Congo-Brazzaville owes the most to Brazil – $352m – followed by Tanzania ($237m) and Zambia ($113.4m).
The other countries to benefit are Ivory Coast, Gabon, Guinea, Guinea Bissau, Mauritania, Democratic Republic of Congo, Sao Tome and Principe, Senegal, and Sudan.
3D printing got a lot of attention recently because an American organization found a way to print a handgun. A direct reaction to that has been to launch a contest to promote the true potential of 3D printing by having a contest which encourages people to create designs that better the world.
It’s obvious that 3D printing isn’t inherently evil and that it can really shake up a lot of existing industries. Just think about printing your own replace parts for objects in your home or even printing food. Last year I put up a short primer on 3D printing on my game design blog.
The contest is being run by Michigan Tech and this is what the contest is looking for:
low-cost medical devices
tools to help pull people out of poverty
designs that can reduce racial conflict
objects to improve energy efficiency or renewable energy sources to reduce wars over oil
tools that would reduce military conflict and spending while making us all safer and more secure
A triple bottom line corporation is one that watches closely not only profitability but also it’s sustainability. Triple bottom line companies are on the rise not only in performance but also in popularity as more people realize the fragility of the planet and the lack of attention we give it.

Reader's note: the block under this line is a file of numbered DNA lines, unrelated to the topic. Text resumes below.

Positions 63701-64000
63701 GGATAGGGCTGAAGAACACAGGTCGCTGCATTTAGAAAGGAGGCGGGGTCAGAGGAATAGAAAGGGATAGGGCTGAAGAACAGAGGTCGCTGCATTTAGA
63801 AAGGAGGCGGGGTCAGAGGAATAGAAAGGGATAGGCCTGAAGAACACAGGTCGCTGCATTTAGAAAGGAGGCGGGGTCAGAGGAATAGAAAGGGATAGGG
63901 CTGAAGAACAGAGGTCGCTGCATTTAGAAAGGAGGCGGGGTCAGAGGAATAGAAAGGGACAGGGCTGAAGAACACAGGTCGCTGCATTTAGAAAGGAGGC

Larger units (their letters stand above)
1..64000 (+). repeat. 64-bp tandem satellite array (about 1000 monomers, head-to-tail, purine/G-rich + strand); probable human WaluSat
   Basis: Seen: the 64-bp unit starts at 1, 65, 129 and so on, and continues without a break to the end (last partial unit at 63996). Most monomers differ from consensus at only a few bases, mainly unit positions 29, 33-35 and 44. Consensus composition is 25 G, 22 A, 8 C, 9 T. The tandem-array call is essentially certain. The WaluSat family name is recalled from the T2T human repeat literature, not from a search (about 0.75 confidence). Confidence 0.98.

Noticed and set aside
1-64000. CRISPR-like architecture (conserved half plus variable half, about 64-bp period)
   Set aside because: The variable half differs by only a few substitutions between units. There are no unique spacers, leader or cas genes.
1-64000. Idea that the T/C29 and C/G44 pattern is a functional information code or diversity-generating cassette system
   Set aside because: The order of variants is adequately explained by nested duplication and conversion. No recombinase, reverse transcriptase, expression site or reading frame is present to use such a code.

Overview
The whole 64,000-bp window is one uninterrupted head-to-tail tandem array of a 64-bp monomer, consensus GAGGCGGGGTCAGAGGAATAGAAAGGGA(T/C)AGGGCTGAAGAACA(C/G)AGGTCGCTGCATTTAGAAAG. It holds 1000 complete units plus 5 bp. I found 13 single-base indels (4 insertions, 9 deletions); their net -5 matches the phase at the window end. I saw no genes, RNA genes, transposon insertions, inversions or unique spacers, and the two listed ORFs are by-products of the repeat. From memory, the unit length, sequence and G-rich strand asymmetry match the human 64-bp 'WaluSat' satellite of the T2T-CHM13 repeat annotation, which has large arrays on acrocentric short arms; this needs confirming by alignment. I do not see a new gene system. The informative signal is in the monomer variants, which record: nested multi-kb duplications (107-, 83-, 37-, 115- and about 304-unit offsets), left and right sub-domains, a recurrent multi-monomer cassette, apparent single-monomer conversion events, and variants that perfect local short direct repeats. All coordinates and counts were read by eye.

Triple bottom line companies give equally weighting to environmental goals and economic goals which can make the company more profitable, but some companies may take a competitive hit. For those companies, a group in the USA is fighting for a new type of corporation known as a “benefit corporation”.
Proponents of this new corporate form say it essentially bakes a triple bottom line into a company’s DNA that frees companies from the fear of shareholder lawsuits if their decisions fail to maximize shareholder value because of some competing interest of other stakeholders, such as workers. Under current corporate case law in the United States, for example, corporate directors are generally assumed to be liable in such suits. Incorporation as a benefit corporation is intended to establish the directors’ fiduciary responsibility to consider the interests of all stakeholders. Formalizing a company’s social and environmental purposes under a legal framework also makes it more likely that its good intentions will survive the departure of its founders or any major spurts of growth and that its directors will have the legal backbone to fend off buyout offers from conventional corporations that do not have the same commitments.
Most benefit corporations to date are either small or medium-sized businesses. But they include a few larger companies that are privately held, such as the outdoor apparel and accessory firm Patagonia Inc., which reportedly had annual sales of about $540 million for the year ending April 2012, and King Arthur Flour, an employee-owned, 223-year-old company with reported sales of about $84 million in 2010.